EU legislation: It's a minefield out there

EU legislation has created a “minefield” for health food manufacturers says the executive director of the HFMA, Graham Keen. “The good news,” he says, “is we know where the mines are. The bad news is that they keep moving.”

The comments came as Keen introduced last week’s HFMA Spring Seminar on the subject of Managing Change. The one-day event brought together leading industry and regulatory experts from Britain and Europe and produced some lively discussions, particularly on the issue of herbals regulation.

Reality check
Setting the scene on herbals, Penny Viner, chair of the UK Herbal Forum, said: “Wherever you are starting from — if you have herbal medicinal products and/or botanical food supplements — 2011 will be a year of major change.” She urged all companies with herbal products to undertake a “reality check” and plan for changes that would have to be made. “You need to ask yourselves where will you be in 2011 — Marketing under medicines law? Under food law? Or cosmetics law?”

Viner reminded companies that from April 30 2011, when the THMPD transition period ends, all products will need to be registered or authorised to remain legally on the market. After that date, she said, no further stock of unlicensed medicinal products could be put into retail sale — and only products owned by the retailer (not the wholesaler) could be sold through.

Viner said there were some grey areas around marketing herbals without claims under food law. Would the MHRA use ‘medicinal by function’ or dosage levels to classify some products as medicines?

No place to hide
David Carter, of the MHRA’s Borderline Section, warned firms there was “no place to hide” from the new laws on herbal medicines. He said: “This year we will be actively identifying products that will require registration or authorisation and contacting the suppliers to inform them of this. My message to them is that it will not be possible to do nothing and that we will be taking compliance and enforcement action against companies who do not comply with medicines legislation.”

“My message to them (companies) is that it will not be possible to do nothing and that we will be taking compliance and enforcement action against companies who do not comply with medicines legislation.”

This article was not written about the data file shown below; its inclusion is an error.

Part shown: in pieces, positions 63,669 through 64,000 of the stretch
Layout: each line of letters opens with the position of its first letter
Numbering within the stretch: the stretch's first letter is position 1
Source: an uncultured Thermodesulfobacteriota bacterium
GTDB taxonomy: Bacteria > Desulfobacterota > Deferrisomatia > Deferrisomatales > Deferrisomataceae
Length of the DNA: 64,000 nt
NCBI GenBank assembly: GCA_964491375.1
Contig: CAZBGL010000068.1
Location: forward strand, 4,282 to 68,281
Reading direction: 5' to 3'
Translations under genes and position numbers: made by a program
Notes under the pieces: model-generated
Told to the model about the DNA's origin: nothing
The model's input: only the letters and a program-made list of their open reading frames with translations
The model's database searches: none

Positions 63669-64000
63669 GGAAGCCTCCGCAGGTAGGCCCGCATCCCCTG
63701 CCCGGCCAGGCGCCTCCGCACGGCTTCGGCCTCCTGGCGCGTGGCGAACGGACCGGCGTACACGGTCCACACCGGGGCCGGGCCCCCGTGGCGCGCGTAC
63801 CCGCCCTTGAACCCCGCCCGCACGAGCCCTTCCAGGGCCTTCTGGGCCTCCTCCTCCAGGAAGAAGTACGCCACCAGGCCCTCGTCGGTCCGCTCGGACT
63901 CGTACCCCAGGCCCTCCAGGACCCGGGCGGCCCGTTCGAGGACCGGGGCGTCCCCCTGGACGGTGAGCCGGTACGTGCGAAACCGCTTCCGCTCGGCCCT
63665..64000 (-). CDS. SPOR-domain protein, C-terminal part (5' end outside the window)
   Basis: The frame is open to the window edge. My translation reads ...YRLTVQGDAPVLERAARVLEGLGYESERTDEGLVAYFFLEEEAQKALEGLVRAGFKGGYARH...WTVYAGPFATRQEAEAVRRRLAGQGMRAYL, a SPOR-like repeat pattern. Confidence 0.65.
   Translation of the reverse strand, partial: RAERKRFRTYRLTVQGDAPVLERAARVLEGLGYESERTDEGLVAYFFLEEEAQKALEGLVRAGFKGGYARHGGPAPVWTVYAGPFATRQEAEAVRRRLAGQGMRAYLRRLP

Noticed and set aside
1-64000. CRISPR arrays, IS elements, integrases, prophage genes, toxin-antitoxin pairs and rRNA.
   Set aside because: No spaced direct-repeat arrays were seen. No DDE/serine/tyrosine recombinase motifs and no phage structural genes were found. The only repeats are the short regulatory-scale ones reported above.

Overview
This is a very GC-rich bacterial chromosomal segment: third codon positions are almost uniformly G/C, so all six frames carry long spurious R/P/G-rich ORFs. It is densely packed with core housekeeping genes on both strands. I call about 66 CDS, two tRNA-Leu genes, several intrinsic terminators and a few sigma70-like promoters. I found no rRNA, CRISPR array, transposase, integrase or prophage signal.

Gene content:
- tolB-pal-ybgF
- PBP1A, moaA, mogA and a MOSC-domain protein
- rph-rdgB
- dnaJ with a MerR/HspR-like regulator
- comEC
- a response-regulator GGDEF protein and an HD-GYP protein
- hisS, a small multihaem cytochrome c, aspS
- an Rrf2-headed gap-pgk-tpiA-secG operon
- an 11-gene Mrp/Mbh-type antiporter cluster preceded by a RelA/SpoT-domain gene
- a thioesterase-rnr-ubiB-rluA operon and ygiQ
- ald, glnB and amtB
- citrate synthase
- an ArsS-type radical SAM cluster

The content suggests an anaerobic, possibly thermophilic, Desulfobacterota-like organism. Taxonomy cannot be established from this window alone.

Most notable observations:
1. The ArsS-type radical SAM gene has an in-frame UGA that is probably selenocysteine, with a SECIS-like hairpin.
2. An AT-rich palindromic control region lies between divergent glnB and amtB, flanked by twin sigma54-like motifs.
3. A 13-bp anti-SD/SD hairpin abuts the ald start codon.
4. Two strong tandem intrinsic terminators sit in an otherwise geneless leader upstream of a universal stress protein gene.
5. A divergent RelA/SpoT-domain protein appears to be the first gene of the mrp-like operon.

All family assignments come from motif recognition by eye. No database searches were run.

Carter hinted that companies who are investing in the registrations process will be strongly incentivised to highlight competitor products being sold illegally. He said: “It’s always been the case that the borderline products area has been policed by people with competitor products”.

Carter also warned that it wouldn’t be possible simply to represent herbal products as food supplements. “Food supplements must look and feel like food supplements — you can’t just change the label.”

A question of claims
Patrick Coppens, secretary-general of the European Botanical Forum, brought delegates up to date on the Nutrition & Health Claims Regulation. He highlighted the high percentage of negative opinions the European Food Safety Authority (EFSA) had delivered in its first 2 batches of Article 13 claims. Two-thirds of the first batch of opinions (delivered in October 2009) were negative, he said, with rejections for probiotics, plant extracts, and soy isoflavones among others. The second batch (February 2010) saw an “overall negative outcome” with claims for “many important ingredients” rejected.

Coppens said that while consumer groups appear to welcome the approach to claims being adopted by the European Commission and EFSA, industry is increasingly concerned at “the inappropriateness of the methodology” and by the serious impacts on innovation and consumer choice the Regulation is creating.

Coppens warned that there was a danger that the Regulation could end up creating almost the opposite of what it set out to achieve. “Just look at attitudes to research investment. You could see this becoming very unattractive to companies when they see that doing five years of good quality research earns you a rejection.”

Taken to the limit
Earlier in the day David Adams, the HFMA’s special projects director, reviewed progress on the Food Supplements Directive. His main focus was on ‘stage 2’ of the Directive, Maximum Permitted Limits (MPLs).

Adams highlighted the two-tier approach to MPLs supported by Britain, in which one tier one would be based on harmonised levels set by EFSA and the second would allow for higher levels to be set at the discretion of national governments (with higher dose products carrying appropriate advisory labels). But he said the two tier system itself would have to be supported by a majority of members states to be legal.

“the key lobbying will be that done before the proposals on MPLs are published”

Adams warned that the future of Britain’s higher potency supplements market remained very uncertain and reminded delegates that the former director general of DG Sanco had said the UK “should expect higher UK levels to be sacrificed in the interest of harmonisation”.

Adams said it was critical that the new UK government, and its regulatory agencies, now pushes very hard on behalf of UK industry. For the industry’s part, he said, “the key lobbying will be that done before the proposals on MPLs are published”. The proposals are due to published thus coming autumn, he added.

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